Kengo Kuma and Associates, Tokyo (JP)

The project combines three distinct spaces under a large sloping roof: one area for exhibitions, another one for artistic research and technical experiments and a café. The building follows the slope of the field, adapting its form and its protective roof. The roof line reminds old construction methods used in the Alps. Upstream, the roof is anchored in a single point of contact with the ground, making it very expressive. The large roof also protects pedestrians. It transforms a dysfunctional void into a public space and becomes a meeting point between art and science. To protect its view on the lake from the existing esplanade, a central space for students and visitors of EPFL, the building remains very thin at its northern end – 5 m – and its section widens up to 16 m at its southern end.

The hybrid structure was developed for the 57 porticos of the building, combining steel and wood. It is composed of a central glulam component contained in two frames made of perforated steel. The two frames are tied together using glue and metal rods welded on steel plates. Using wood in this pavilion promotes innovation and takes up a structural challenge. The Artlab building offers a contemporary reinterpretation of traditional buildings, linking historical construction methods to innovation and culture.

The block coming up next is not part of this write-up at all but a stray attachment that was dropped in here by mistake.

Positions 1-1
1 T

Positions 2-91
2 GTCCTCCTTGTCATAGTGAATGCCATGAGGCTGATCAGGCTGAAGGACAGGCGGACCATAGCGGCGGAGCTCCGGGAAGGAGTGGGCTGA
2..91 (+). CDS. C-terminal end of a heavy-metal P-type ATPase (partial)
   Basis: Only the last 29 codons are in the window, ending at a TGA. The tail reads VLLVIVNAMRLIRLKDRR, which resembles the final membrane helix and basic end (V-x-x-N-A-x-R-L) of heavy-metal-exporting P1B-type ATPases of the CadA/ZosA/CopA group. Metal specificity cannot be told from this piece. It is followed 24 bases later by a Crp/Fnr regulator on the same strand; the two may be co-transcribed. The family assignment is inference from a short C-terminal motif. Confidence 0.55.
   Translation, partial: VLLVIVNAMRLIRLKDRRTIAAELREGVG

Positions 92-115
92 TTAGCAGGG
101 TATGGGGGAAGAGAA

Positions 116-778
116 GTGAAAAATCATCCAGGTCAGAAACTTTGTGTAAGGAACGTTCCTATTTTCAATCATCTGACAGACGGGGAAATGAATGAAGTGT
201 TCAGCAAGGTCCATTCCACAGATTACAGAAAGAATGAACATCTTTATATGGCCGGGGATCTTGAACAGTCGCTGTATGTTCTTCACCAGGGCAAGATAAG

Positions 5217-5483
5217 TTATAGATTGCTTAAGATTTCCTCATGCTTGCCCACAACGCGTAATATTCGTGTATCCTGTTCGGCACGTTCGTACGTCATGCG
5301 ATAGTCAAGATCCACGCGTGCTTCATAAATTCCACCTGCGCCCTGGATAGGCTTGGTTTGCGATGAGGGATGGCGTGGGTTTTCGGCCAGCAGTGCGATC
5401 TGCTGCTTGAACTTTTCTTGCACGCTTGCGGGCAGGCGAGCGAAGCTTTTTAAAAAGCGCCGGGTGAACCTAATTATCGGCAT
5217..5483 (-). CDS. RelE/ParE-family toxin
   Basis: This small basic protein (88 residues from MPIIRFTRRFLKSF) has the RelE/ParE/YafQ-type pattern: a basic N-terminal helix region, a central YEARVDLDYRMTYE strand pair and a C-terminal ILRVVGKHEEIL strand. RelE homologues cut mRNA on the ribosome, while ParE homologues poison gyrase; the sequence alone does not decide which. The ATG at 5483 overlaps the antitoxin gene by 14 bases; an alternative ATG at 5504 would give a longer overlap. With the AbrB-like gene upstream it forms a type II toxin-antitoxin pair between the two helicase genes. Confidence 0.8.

Client: Federal Institute of Technology in Lausanne, EPFL

Lead Architect: Kengo Kuma and Associates, Tokyo, Japan

Local Architect: CCHE Architecture et Design; Holzer Kobler Architekturen GmbH

Structural design: INGPHI SA

Main contractor: Marti Construction SA

Wood construction: JPF-Ducret SA (timber frames); Mivelaz Bois SA, Le Mouret (facade cladding)

Wooden components: Glue laminated wood (frames), OSB and LVL-Q panels (roof)

Area and lenght: 4500 m2, 235 m

Construction system: Hybrid, steel and wood

Wood species: Spruce

Purpose: Spaces for exhibition, artistic research and experimentation, café

Certification: Native wood and FSC wood

Year completed: 2016


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